Two Hundred years ago today Walt Whitman was born. Whitman, whose work bridged transcendentalism and realism, is regarded as one of America's most significant poets and is thought of as the father of free verse. In his first collection of poems, Leaves of Grass (1855, 1891-2), he celebrated democracy, nature, love, and friendship, topics that never grow old or lose their resonance. He would continue to edit and add to this collection throughout his life even though Ralph Waldo Emerson declared that the first edition was “the most extraordinary piece of wit and wisdom that America has yet contributed.” Happy Birthday Walt!
excerpt from Song of Myself
I celebrate myself, and sing myself,
And what I assume you shall assume,
For every atom belonging to me as good belongs to you.
I loafe and invite my soul,
I lean and loafe at my ease observing a spear of summer grass.
These words lead me to my favorite contemporary poet, Mary Oliver. Unfortunately, this past January this amazing poet passed away and we will no longer be blessed with new works from her inspired mind. But, I am pretty certain that her works will live on much in the way Whitman's have as her message is also one of truth and insight. I invite you to explore the works of both of these wonderful poets. I think I may have to spend at least part of this day sitting in the grass.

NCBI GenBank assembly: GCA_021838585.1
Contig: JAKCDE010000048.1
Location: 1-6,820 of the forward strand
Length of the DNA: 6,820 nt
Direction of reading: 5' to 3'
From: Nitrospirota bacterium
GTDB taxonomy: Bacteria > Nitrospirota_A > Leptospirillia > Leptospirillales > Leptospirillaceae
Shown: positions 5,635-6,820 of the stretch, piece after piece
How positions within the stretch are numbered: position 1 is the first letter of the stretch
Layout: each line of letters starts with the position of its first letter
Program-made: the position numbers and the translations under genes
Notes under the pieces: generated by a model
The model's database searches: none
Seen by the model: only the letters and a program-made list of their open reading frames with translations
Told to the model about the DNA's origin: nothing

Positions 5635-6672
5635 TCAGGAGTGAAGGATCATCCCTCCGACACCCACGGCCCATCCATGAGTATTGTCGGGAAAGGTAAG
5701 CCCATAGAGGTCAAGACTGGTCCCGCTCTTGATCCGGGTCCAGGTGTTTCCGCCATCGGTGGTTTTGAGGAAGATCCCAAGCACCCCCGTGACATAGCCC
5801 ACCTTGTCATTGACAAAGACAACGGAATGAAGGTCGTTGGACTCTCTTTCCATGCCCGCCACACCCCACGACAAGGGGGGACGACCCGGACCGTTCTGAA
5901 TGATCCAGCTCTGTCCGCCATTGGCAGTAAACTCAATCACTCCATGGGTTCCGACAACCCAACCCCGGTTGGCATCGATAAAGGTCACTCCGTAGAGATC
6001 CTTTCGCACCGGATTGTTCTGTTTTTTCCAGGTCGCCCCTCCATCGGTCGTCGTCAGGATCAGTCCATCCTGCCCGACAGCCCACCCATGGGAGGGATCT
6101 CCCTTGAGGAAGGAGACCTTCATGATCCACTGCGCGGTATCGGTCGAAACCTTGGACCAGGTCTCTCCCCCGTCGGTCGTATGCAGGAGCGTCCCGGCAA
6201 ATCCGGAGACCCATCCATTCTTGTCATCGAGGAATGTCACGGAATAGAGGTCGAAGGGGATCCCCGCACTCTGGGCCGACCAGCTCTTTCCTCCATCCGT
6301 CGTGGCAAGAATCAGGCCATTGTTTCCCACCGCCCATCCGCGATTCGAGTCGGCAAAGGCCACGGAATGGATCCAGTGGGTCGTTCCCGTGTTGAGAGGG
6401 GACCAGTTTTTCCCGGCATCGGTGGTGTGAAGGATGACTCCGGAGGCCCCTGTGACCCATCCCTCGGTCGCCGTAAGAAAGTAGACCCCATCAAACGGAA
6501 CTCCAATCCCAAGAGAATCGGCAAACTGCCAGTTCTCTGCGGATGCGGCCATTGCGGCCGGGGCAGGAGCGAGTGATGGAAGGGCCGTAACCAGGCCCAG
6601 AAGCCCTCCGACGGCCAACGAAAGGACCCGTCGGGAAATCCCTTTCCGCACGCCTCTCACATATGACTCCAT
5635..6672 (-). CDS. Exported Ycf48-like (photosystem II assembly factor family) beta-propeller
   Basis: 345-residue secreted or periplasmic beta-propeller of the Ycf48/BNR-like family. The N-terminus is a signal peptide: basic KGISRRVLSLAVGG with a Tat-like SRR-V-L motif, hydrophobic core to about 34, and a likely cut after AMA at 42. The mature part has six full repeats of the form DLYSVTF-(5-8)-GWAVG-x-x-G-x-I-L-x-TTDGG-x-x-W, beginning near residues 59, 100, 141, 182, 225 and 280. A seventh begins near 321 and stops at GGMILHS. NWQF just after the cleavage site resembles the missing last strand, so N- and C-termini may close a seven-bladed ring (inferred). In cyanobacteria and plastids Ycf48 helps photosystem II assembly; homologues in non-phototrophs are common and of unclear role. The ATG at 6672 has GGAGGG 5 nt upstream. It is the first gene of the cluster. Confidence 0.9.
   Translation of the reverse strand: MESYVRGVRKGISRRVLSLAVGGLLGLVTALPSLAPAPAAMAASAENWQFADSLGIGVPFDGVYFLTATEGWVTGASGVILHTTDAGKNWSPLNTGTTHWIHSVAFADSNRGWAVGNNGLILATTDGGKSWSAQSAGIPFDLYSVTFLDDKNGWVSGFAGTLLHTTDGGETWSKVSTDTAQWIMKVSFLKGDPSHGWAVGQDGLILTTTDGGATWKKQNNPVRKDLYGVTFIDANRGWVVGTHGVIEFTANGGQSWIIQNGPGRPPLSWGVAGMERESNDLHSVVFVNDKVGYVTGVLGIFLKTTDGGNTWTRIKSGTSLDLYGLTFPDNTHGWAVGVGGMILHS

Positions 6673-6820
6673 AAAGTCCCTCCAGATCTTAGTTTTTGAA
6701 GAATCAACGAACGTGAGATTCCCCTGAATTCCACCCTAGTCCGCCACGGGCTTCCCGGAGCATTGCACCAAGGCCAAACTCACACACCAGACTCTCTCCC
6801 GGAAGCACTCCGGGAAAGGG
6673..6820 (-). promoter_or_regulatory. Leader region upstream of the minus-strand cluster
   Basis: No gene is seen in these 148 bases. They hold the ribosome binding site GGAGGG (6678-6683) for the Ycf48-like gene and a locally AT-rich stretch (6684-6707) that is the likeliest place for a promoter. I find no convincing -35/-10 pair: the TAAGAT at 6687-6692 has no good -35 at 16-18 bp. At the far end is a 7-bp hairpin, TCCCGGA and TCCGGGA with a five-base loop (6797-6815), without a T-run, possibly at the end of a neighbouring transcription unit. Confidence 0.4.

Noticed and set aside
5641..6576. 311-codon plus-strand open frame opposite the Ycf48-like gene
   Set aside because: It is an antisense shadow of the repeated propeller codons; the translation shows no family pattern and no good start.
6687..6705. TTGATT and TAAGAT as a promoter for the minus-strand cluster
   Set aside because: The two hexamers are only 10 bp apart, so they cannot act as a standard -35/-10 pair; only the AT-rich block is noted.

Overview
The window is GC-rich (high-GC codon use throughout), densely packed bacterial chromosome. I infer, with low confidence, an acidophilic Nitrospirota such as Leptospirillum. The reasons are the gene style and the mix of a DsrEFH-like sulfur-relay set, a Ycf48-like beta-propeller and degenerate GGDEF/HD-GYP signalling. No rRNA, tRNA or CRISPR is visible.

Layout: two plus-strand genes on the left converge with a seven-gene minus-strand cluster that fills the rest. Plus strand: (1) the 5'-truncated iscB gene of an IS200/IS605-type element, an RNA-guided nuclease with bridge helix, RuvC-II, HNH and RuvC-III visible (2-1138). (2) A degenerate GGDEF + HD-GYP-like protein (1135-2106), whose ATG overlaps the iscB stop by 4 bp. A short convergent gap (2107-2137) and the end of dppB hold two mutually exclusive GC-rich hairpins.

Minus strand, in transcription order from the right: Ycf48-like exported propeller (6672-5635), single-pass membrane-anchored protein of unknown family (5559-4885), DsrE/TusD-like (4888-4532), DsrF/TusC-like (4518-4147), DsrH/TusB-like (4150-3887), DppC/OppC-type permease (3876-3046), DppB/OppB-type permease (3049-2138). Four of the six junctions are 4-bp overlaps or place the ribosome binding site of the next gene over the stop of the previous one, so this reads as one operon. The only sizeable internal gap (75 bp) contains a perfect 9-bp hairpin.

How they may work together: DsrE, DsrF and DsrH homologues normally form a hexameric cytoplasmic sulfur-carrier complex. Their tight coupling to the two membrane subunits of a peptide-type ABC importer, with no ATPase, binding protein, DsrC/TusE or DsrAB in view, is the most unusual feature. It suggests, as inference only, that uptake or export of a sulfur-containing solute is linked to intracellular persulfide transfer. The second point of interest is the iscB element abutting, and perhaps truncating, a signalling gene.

The Summer Day
Who made the world?
Who made the swan, and the black bear?
Who made the grasshopper?
This grasshopper, I mean-
the one who has flung herself out of the grass,
the one who is eating sugar out of my hand,
who is moving her jaws back and forth instead of up and down-
who is gazing around with her enormous and complicated eyes.
Now she lifts her pale forearms and thoroughly washes her face.
Now she snaps her wings open, and floats away.
I don't know exactly what a prayer is.
I do know how to pay attention, how to fall down
into the grass, how to kneel down in the grass,
how to be idle and blessed, how to stroll through the fields,
which is what I have been doing all day.
Tell me, what else should I have done?
Doesn't everything die at last, and too soon?
Tell me, what is it you plan to do
with your one wild and precious life?